In recent months, a large number of recession-hit organisations have asked
their employees to agree to temporary short-time working as a way to avoid redundancies.
A few bad eggs have changed working
conditions unilaterally, however, to spur employees into resigning, or
devised other illegal schemes to shed staff without redundancy pay.
Where you feel forced to resign because of your employer’s unlawful
behaviour, you may be able to claim for constructive dismissal.
What is constructive dismissal?
To prove constructive dismissal, you must demonstrate that your
former employer committed a serious breach of contract, you did not
accept the breach, and you felt forced to resign because of that
Examples of serious breaches of contract in this context include the
- Unilaterally cutting your pay
- Arbitrarily demoting you to a lesser role
- Changing your job duties, working hours or place of work without your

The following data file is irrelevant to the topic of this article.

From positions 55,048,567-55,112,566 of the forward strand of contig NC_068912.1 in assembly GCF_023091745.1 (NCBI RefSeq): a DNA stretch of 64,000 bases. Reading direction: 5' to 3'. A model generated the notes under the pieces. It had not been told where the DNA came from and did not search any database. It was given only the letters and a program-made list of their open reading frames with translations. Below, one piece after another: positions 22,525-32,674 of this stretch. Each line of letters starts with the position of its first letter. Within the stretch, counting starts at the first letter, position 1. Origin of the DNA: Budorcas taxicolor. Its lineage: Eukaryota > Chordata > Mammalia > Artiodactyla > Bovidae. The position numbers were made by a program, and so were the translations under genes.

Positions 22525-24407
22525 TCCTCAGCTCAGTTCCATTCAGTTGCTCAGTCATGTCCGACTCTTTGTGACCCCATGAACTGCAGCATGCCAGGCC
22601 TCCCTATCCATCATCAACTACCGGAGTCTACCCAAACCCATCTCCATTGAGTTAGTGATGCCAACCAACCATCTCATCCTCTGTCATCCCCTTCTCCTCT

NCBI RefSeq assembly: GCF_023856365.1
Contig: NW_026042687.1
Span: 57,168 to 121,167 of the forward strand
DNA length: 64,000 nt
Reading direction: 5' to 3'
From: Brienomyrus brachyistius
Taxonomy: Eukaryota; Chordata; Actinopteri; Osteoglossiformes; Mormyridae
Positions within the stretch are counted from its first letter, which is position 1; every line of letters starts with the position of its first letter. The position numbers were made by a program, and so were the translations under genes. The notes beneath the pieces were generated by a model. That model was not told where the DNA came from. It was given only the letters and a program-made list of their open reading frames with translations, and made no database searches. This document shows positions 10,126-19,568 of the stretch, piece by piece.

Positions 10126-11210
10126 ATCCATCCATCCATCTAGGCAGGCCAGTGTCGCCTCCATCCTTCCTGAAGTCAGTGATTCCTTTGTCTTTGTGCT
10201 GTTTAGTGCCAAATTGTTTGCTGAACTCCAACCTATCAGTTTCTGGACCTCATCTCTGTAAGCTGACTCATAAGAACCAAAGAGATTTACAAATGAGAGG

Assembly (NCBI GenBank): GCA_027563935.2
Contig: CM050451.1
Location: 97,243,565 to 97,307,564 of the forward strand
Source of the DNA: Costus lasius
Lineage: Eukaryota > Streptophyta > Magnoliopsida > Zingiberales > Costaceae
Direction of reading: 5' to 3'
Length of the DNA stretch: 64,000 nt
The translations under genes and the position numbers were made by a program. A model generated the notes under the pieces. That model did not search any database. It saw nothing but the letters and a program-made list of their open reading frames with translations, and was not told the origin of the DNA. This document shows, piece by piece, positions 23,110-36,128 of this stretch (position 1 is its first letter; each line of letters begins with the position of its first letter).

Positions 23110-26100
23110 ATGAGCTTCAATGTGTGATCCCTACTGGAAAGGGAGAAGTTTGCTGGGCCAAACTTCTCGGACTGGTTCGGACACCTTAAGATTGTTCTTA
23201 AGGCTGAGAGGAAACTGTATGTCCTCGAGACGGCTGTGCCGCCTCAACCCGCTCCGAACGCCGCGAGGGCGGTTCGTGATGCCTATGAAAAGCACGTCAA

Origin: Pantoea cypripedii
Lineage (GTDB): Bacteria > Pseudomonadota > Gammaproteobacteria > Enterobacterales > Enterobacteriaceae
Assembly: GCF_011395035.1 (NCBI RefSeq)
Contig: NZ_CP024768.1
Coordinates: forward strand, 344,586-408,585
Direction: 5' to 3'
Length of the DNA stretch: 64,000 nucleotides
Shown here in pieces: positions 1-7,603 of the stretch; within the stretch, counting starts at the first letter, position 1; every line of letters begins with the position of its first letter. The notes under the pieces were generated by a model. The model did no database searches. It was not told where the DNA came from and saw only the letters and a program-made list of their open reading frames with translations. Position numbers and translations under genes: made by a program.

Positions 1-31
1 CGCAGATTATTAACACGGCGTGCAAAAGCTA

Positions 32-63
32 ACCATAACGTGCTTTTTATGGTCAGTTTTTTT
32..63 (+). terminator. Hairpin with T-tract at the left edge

- Making it impossible for you to do your job effectively
- Failing to give you reasonable support to carry out your job without
disruption or harassment from fellow workers
- Forcing you to work in conditions where health and safety regulations are
- Wrongly and without evidence accusing you of theft
Constructive dismissal cases are hard to win, so you should always seek advice
before leaving your job. Factors such as your employment status, the terms of
your employment contract, length of service, and reasons for leaving all require
You can obtain further information about constructive dismissal and guidance
on what your options are for dealing with the situation from Directgov, Citizens Advice
Bureau (CAB) and ACAS. Both CAB and ACAS provide free and impartial advice.
You can be matched with an employment law solicitor in your area for free
via solicitor matching services, which can also help you to understand the best
course of action for your situation and whether you are ready to hire a
And, again depending on your situation, they may be able to help you find a
solicitor who will agree to take your case on a “no win no fee” basis, which
means you don’t have to pay for the solicitor’s services unless you win your
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